Most people will assume that eating disorders should be the least of their issues with the myriad of health issues affecting people today. Well, these eating disorders are among the biggest contributors to most of the conditions seen nowadays. While patients have often hidden them out of embarrassment and at times because of the misinformation, eating disorders are now recognized by the World Health Organization.
Until only recently, binge eating disorders (BED) was not among the conditions that benefitted from any kind of treatment for eating disorder in Westport, CT. They are nonetheless now among the most common conditions in adolescents and young adults. The symptoms of BED closely mirror those of a similarly named subtype of anorexia and bulimia. Patients will ordinarily consume large food amounts within a short period and lack control over how much they can consume during this period. In most cases, people with BED are obese and overweight since, unlike other eating disorders, they will not purge after eating. They are thus at considerable risk of contracting type II diabetes, cardiovascular diseases, and at times a stroke. The following are the management alternatives available for BED to avert these grave issues.
This is the leading alternative for the management of BED. Psychotherapy focuses on changing a patient’s thinking and behavior. There are practical techniques used for the development of a patient’s healthy attitudes towards weight and food. Some of the standard psychotherapy approaches used for BED treatment includes interpersonal psychotherapy, cognitive-behavioral therapy (CBT), and dialectal behavioral therapy (DBT). CBT aims to pick the triggers of binge eating episodes and introduce healthy ways to deal with them while DBT centers on regulating your relationships and reducing the need to binge eat. Interpersonal psychotherapy centers on building healthy relationships and communication skills.
The FDA-approved drug for the treatment of BED is lisdexamfetamine; the same drug used for the treatment of ADHD. It has been shown to reduce weekly binge-eating episodes, reduce weight, and decrease eating-related compulsions. Antidepressants and anticonvulsants have also shown some promise in the management of BED.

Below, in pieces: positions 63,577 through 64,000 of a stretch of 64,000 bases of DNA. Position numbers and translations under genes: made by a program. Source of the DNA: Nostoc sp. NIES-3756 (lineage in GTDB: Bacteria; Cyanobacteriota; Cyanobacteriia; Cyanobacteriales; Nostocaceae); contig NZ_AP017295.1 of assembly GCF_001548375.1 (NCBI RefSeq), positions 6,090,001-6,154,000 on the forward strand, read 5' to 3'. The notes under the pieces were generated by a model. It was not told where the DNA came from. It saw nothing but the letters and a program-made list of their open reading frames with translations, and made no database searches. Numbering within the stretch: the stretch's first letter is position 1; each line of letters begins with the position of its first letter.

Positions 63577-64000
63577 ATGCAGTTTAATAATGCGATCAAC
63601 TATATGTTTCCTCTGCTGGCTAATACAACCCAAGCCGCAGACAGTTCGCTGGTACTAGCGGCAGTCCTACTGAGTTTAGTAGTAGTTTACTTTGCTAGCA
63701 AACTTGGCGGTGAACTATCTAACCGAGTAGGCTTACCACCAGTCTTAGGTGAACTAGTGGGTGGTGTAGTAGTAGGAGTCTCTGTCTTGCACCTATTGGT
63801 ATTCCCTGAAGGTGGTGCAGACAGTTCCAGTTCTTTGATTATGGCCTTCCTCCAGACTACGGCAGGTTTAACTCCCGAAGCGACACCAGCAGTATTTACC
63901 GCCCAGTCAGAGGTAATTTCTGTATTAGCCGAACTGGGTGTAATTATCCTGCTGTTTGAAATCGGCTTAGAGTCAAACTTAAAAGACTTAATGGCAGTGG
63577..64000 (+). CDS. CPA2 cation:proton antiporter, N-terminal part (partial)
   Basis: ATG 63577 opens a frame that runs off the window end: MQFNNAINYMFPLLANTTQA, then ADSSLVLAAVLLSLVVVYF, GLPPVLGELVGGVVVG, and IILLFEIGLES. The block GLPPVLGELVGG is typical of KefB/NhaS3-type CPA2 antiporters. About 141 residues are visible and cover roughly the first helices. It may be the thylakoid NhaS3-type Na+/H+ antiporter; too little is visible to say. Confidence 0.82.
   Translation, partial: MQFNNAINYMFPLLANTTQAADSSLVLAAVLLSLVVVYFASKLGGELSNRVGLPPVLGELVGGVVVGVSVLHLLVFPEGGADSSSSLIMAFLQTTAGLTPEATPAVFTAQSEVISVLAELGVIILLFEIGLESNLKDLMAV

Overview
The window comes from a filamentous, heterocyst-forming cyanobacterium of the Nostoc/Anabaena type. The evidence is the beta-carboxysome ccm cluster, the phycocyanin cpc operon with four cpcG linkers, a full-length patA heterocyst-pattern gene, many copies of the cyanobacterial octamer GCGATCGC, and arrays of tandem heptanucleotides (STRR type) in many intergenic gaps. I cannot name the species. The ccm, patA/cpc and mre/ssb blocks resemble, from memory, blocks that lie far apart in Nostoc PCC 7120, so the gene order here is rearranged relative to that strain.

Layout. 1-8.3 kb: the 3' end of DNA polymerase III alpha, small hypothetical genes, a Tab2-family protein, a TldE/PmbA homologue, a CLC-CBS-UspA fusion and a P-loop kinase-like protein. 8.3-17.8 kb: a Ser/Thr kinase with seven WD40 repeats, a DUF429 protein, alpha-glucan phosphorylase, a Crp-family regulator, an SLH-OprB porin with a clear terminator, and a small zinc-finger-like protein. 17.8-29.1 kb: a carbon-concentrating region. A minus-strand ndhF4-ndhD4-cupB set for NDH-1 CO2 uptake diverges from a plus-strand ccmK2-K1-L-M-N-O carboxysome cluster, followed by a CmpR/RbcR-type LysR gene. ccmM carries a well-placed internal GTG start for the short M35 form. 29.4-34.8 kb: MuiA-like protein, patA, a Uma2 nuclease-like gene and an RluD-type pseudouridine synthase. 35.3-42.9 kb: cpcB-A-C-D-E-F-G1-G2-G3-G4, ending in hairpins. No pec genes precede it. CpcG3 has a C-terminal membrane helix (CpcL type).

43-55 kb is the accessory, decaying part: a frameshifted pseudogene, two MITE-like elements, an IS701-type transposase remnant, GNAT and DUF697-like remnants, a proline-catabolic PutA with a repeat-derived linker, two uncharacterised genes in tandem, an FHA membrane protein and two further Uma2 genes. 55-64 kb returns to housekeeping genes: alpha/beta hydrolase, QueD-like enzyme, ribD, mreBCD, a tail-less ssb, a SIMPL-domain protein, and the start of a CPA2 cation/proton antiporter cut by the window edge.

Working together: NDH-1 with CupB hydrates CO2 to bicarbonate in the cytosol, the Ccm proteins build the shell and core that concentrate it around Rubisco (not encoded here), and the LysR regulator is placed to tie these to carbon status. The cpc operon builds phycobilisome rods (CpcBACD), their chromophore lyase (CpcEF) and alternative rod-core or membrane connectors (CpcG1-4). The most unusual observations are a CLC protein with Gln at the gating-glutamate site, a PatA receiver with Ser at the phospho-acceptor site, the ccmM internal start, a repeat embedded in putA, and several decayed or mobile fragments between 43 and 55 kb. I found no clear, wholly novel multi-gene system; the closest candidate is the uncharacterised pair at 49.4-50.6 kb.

This management alternative centers on teaching patients healthy eating habits. The typical techniques focused on in this case are eating a balanced diet and spacing your meals adequately. Nutritional counseling will go a long way in restoring healthy eating habits and losing the weight most patients will have gained as a result of your condition.
Family and Group Therapy
Family support is one of the main pillars of BED management. Family therapy is, thus, one management options for BED. In this option, your family will be taught the symptoms of your disorder and how they can help you overcome it. Group therapy allows a patient to share their feelings and concerns and find support from people going through a similar issue. It also gives patients the motivation to continue with their treatment.
The first thing most patients suffering from BED, along with their families, worry about is weight loss. This has led most patients to reach for dangerous weight loss pills and exercises that will further compromise their already weakened bodies. The above management alternatives preceded by tests to assess your condition are the only safe treatment options for BED patients.